CoM: What would an ideal wearable look like and do?

Sharma: There are a few things I want. The biggest thing for me is that it has to give me something that’s more than what my phone is already doing. And that’s where everything already falls short, right? All these other products are basically mini phones with crappy heart-rate monitors, tiny screens for notifications, and stuff like that. I can do all those things on my phone already and probably better.

Continuous heart-rate monitoring is something I’ve been wanting for a while”

I would be interested in more rigorous medical stuff. Continuous heart-rate monitoring is something I’ve been wanting for a while, but it’s really hard to do well, especially on your wrist. So I’m curious how [Apple is] going to solve all of these problems when no one else has been able to. I want more data and sensors that are really good at medical-grade stuff that hasn’t been offered at the consumer level yet. I think that would be really cool and fit well with HealthKit. Most of this health data isn’t being generated right by anyone for tracking something like a serious condition. That’s the biggest thing I’m hoping for.

CoM: I’m sure something like that would make maintaining your site easier.

Sharma: Yeah [laughs].

CoM: What are your plans for the future of April Zero? It looks like you’re going to be releasing a way for anyone to track their life like you’ve been doing.

Sharma: Originally I made this for myself, and I wasn’t sure if other people were ready for something like it. But after launching, there was a lot of demand for people wanting their own version. So last month I started working on how anyone could put in their data. That’s tricky, because everyone is going to have different activities they care about.

CoM: For example, you’re really into rock climbing.

Sharma: Exactly. Obviously I can’t do everything, but I’m figuring out a list of maybe 10 things that are pretty comprehensive. I think the timeline aspect will be a big part of the experience for everyone. I still have a lot of stuff to do. I’ve put up a basic site called Gyroscope so anyone can put in their email address to sign up for updates that I’ll send out as [the project] comes along.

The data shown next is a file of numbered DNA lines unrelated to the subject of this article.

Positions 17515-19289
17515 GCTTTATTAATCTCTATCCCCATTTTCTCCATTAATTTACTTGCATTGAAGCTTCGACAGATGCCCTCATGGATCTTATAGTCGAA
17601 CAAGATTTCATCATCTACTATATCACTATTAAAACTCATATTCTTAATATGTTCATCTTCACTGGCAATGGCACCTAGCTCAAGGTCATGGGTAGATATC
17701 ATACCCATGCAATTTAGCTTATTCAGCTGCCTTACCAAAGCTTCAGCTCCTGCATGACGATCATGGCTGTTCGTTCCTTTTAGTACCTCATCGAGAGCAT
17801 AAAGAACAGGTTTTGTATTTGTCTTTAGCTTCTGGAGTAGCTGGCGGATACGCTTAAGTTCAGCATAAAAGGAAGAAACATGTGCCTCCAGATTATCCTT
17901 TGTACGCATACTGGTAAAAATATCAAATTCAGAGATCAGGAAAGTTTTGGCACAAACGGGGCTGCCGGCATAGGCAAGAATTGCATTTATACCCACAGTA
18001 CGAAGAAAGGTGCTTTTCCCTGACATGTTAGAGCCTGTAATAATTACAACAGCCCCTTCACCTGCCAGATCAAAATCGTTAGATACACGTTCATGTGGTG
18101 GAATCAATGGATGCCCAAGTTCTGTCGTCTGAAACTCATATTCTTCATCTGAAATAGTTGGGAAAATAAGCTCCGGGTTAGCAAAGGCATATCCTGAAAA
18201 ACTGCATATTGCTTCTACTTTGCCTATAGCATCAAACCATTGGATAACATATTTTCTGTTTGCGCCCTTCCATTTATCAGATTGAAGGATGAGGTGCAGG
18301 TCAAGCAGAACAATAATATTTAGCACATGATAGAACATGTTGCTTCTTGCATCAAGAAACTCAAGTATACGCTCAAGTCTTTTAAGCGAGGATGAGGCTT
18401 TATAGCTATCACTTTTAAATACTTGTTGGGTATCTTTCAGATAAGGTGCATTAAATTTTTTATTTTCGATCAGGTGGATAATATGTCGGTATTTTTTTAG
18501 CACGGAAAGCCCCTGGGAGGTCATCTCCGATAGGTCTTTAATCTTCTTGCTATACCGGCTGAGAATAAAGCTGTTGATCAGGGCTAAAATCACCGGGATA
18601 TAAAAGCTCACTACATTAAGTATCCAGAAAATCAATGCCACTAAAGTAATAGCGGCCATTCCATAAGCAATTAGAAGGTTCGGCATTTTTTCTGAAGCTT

CoM: Are you going to charge for the service?

Sharma: I think I will charge. There’s a lot of stuff that ends up getting expensive in terms of hosting and paying for other APIs. Just mapping stuff is expensive, and there’s a bunch of other cool features I want to add. I think it will start off as a service that people can have as a monthly subscription. I haven’t figured it out fully yet. It will probably be a month or two until there is a beta that people can start using. It’ll start as a Web thing but a good iPhone app will definitely be a big part of the experience and something I want to work on afterwards.

If you’re interested in how Sharma made April Zero, check out his two-part description of the process on his blog (read Part 1 and Part 2). Also follow him on Twitter @aprilzero.

About the author

Alex HeathAlex Heath has been a staff writer at Cult of Mac for three years. He is also a co-host of the CultCast. He has been quoted by the likes of the BBC, KRON 4 News, and books like "ICONIC: A Photographic Tribute to Apple Innovation." If you want to pitch a story, share a tip, or just get in touch, additional contact information is available on his personal site. Twitter always works too.